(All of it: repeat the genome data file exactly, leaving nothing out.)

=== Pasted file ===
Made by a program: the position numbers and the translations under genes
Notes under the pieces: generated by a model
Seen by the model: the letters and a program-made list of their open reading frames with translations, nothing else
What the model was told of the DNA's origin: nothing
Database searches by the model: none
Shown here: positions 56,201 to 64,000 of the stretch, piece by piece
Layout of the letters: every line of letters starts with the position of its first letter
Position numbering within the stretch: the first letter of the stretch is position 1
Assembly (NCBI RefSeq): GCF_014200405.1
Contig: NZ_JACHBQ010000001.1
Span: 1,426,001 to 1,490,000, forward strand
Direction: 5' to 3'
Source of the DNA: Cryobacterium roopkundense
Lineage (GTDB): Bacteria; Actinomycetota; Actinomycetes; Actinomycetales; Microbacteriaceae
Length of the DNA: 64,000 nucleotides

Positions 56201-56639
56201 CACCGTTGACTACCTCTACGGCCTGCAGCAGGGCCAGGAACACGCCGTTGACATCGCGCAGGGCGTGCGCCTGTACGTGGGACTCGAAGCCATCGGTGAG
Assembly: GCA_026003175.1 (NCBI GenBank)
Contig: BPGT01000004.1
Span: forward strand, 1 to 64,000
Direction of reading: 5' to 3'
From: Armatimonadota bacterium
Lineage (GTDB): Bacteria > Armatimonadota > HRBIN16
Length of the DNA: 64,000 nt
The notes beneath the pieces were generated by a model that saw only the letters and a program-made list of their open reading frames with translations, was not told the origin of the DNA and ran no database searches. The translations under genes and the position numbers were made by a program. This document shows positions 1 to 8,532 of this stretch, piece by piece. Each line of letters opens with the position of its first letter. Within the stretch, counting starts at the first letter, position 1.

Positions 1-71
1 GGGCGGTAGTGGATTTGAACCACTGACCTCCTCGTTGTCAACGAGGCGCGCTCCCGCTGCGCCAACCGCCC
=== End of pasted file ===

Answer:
Made by a program: the position numbers and the translations under genes
Notes under the pieces: generated by a model
Seen by the model: the letters and a program-made list of their open reading frames with translations, nothing else
What the model was told of the DNA's origin: nothing
Database searches by the model: none
Shown here: positions 56,201 to 64,000 of the stretch, piece by piece
Layout of the letters: every line of letters starts with the position of its first letter
Position numbering within the stretch: the first letter of the stretch is position 1
Assembly (NCBI RefSeq): GCF_014200405.1
Contig: NZ_JACHBQ010000001.1
Span: 1,426,001 to 1,490,000, forward strand
Direction: 5' to 3'
Source of the DNA: Cryobacterium roopkundense
Lineage (GTDB): Bacteria; Actinomycetota; Actinomycetes; Actinomycetales; Microbacteriaceae
Length of the DNA: 64,000 nucleotides

Positions 56201-56639
56201 CACCGTTGACTACCTCTACGGCCTGCAGCAGGGCCAGGAACACGCCGTTGACATCGCGCAGGGCGTGCGCCTGTACGTGGGACTCGAAGCCATCGGTGAG
Assembly: GCA_026003175.1 (NCBI GenBank)
Contig: BPGT01000004.1
Span: forward strand, 1 to 64,000
Direction of reading: 5' to 3'
From: Armatimonadota bacterium
Lineage (GTDB): Bacteria > Armatimonadota > HRBIN16
Length of the DNA: 64,000 nt
The notes beneath the pieces were generated by a model that saw only the letters and a program-made list of their open reading frames with translations, was not told the origin of the DNA and ran no database searches. The translations under genes and the position numbers were made by a program. This document shows positions 1 to 8,532 of this stretch, piece by piece. Each line of letters opens with the position of its first letter. Within the stretch, counting starts at the first letter, position 1.

Positions 1-71
1 GGGCGGTAGTGGATTTGAACCACTGACCTCCTCGTTGTCAACGAGGCGCGCTCCCGCTGCGCCAACCGCCC